Due to some unknown selection pressure, intronic and extragenic sequences have been drastically reduced within this family. As a result, they have the smallest-known genomes yet found amongst the vertebrate animals, while containing a genetic repertoire very similar to other fish and thus comparable to vertebrates generally. Since these genomes are relatively compact it is relatively fast and inexpensive to compile their complete sequences, as has been done for two species (Takifugu rubripes and Tetraodon nigroviridis).
Puffers are able to move their eyes independently, and many species can change the color or intensity of their patterns in response to environmental changes. In these respects they are somewhat similar to the terrestrial chameleon.
Puffer's toxin evolved as a response to aquatic predators such as larger fish, rather than for use against humans. Note also, not all puffers are poisonous; Takifugu oblongus, for example, is one of the fugu puffers that is not poisonous. However, it should be noted that puffer's neurotoxin is not necessarily as toxic to other animals as it is to humans, and puffers are eaten routinely by some species of fish, such as lizardfish and tiger sharks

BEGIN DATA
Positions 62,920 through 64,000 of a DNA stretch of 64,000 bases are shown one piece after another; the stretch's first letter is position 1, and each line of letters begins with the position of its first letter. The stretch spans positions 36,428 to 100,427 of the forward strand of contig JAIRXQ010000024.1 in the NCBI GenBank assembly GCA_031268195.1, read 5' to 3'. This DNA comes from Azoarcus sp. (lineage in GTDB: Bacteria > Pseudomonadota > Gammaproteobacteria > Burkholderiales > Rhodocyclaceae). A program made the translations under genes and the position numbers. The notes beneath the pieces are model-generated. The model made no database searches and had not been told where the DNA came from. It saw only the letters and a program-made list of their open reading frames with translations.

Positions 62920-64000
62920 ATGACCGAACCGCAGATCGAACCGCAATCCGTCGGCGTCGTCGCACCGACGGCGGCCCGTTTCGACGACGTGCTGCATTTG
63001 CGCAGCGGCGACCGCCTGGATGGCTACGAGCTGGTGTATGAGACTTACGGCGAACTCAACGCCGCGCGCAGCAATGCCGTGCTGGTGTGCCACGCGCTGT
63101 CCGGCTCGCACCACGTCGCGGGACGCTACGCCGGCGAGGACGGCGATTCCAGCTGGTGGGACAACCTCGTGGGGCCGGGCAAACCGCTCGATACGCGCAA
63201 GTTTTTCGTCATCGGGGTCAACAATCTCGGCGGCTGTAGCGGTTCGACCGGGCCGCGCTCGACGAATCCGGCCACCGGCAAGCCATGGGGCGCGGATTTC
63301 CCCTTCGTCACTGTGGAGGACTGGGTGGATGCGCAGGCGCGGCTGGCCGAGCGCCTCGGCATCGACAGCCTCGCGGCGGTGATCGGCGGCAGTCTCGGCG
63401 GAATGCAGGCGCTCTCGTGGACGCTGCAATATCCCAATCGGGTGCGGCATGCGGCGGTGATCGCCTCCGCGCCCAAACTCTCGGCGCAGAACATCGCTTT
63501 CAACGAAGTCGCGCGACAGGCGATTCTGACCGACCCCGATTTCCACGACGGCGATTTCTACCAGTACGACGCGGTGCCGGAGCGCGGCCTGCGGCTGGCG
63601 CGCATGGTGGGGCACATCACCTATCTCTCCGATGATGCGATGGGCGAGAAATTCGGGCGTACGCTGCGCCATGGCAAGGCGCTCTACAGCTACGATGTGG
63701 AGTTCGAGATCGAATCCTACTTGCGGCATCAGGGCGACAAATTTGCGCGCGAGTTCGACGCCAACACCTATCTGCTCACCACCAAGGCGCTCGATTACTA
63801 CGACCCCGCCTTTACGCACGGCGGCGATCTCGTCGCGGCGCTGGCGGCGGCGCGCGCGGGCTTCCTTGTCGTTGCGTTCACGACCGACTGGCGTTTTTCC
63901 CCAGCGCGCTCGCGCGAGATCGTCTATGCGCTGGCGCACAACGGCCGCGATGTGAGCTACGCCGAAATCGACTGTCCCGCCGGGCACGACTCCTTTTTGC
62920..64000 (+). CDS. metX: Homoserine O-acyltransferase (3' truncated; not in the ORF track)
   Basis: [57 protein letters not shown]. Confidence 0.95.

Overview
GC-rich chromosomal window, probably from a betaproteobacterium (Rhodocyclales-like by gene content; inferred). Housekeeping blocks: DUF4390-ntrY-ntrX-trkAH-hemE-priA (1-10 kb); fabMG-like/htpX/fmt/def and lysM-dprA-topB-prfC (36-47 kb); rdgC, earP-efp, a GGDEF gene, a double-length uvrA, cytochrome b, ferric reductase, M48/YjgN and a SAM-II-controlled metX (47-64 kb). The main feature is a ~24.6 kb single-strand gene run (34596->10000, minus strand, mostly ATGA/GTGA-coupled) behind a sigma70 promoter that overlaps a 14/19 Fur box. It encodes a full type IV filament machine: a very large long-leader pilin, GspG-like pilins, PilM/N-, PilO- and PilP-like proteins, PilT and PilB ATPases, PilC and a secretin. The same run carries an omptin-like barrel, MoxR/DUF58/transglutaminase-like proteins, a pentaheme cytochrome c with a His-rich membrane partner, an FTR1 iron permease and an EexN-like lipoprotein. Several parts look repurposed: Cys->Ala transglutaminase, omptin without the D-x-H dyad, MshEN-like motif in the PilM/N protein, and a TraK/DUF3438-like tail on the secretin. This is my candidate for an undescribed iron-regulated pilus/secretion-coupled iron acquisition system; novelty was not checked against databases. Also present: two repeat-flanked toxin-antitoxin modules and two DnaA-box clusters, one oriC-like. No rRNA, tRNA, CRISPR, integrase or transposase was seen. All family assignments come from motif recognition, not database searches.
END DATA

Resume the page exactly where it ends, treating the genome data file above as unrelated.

Tetrodotoxin is an exceptionally lethal poison. Tetrodotoxin is approximately 1,200 times deadlier than cyanide. In animal studies with mice, 8 μg tetrodotoxin per kilogram of body weight killed 50% of the mice (see also LD50). It is estimated that a single puffer has enough poison to kill 30 adult humans.
The balloonfish has a pelagic, or open-ocean, life stage. Spawning occurs after males slowly push females to the water surface. The eggs are spherical and buoyant, floating in the water. Hatching occurs roughly after four days. The larvae are predominately yellow with scattered red spots. They are well developed with a functional mouth, eyes, and a swim bladder. Larvae less than ten days old are covered with a thin shell. After the first ten days, the shell is lost and the spines begin to develop. The larvae undergo a metamorphosis approximately three weeks after hatching. During this time, all the fins and fin rays are present and the teeth are formed. The red and yellow colors of the larvae do not persist into the juvenile phase and are replaced by the olives and browns; characteristic of adults. Dark spots also appear on the juvenile's underside. Pelagic juveniles are often associated with floating sargassum, and these spots may serve as camouflage from predators such as dolphin that swim below the seaweeds. Juveniles retain spotting until they move inshore and become adults. The juvenile balloonfish does not undergo another metamorphosis to become an adult. All changes now are external and include elongation of the spines and normal body growth.